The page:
You can see this answer as supplementing MujjinGun's.
진리 is typically a generality, and 진실 a particularity.
Thus, truths in a learned body of discourse (physics, philosophy etc.) are 진리. But suppose you found out that noodles turn out better if you let the water boil first before you put the noodles in. You might say:
그것이 스파게티의 진리였다. (That was the truth about spaghetti.)
by which you put it forward as a general truth. (The Korean sentence sounds about as comical as the English one.)
진실 on the other hand concerns a particular thing such as (your example) Oswald's having killed or not killed Kennedy. But again it does not have to be a grand fact like the assassination of a president. It could be whether you took the dime from your mother's purse.
그렇게 사라진 동전에 대한 진실이 밝혀졌다. (So came out the truth about the missing coin.)
You will note that this distinction of generality vs. particularity tracks MujjinGun's finding out for yourself vs. having to be told.
In 진실 there can be a suggestion that someone might want to hide it. Thus,
진실을 알고 싶어요. (I want to know the truth.)
might be a way to urge someone to be truthful, in the sense of honest.
When there is no issue of honesty, you may use the word 사실, which corresponds to 'fact.' Thus, you may say
사실만 말씀하세요. (Say only the facts.)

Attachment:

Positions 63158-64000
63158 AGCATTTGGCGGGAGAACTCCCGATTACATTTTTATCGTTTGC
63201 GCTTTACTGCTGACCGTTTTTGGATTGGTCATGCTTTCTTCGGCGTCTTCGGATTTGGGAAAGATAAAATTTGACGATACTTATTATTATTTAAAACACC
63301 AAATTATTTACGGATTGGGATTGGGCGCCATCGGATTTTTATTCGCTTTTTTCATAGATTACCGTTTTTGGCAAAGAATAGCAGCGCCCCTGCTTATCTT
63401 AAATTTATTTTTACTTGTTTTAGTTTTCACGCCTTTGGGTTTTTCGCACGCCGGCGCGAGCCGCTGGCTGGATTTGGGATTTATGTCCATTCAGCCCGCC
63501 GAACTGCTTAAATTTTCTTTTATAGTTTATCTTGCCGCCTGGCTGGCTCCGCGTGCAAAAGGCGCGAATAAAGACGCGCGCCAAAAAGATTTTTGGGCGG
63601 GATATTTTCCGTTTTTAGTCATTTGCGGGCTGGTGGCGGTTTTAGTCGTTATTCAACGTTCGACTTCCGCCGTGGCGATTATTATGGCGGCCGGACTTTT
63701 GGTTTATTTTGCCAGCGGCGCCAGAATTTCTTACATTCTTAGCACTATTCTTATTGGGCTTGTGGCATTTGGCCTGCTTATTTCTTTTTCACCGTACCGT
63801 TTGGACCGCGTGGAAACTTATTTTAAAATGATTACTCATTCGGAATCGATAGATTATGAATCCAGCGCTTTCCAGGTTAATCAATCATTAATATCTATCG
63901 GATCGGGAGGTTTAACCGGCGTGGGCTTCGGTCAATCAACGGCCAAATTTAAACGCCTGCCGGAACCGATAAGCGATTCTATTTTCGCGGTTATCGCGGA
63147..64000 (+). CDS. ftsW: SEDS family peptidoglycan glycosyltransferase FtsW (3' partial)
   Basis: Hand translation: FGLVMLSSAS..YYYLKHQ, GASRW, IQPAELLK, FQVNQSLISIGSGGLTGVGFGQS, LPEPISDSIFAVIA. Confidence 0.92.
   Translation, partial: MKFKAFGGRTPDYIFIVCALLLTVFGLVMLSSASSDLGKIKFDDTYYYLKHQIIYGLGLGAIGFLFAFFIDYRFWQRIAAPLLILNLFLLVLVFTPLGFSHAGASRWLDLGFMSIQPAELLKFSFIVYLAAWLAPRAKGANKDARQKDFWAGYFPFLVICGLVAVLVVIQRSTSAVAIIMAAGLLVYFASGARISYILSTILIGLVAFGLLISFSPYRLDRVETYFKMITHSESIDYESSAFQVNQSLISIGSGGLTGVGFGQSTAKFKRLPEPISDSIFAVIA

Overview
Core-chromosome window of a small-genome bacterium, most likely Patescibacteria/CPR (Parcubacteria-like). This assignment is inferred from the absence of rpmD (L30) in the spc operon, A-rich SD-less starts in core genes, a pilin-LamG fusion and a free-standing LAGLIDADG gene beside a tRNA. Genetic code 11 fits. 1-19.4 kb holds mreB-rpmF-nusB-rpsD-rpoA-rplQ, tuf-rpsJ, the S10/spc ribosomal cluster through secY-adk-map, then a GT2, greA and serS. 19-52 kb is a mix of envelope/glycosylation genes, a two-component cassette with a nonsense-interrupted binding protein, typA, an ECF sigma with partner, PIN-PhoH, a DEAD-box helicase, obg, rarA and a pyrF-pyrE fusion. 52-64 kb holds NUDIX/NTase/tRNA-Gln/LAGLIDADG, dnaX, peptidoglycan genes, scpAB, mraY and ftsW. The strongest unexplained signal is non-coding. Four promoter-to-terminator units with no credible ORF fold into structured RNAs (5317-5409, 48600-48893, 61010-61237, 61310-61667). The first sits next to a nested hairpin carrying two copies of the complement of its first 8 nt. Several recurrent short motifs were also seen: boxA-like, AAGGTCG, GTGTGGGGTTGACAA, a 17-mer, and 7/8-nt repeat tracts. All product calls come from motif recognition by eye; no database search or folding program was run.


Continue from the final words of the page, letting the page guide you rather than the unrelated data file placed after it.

if someone begins to speculate or give what is an opinion.
As for a higher level concept to subsume all three, perhaps 맞다 (to be true, right, correct or the case). So we get, e.g.:
물이 끓고 나서 면을 넣는 것이 맞다. (It is right to put the noodles in after the water has boiled.)
For a noun, we may consider 참 as opposed to 거짓. These are fairly abstract words meaning true and false, but 참 cannot replace any of the three words (진리, 진실 and 사실) in sentences like the above.
참말 is more or less the same sense as 진실. Thus:
참말이야? (Are you telling the truth?)
In 진리, there can also be a suggestion that the general truth was not easy to see. So 진리 is typically an object of 깨닫다 (realize) or 터득하다 (realize and acquire).
If there is no issue of difficulty (anymore), you may speak of 원칙 (principle) or 법칙 (law). For example:
만유인력의 법칙 (the law of universal gravitation).
This suggestion of difficulty or concealment is rather analogous to what you might find in 'true principles' and 'true facts,' which suggest that some false ones had to be got through first.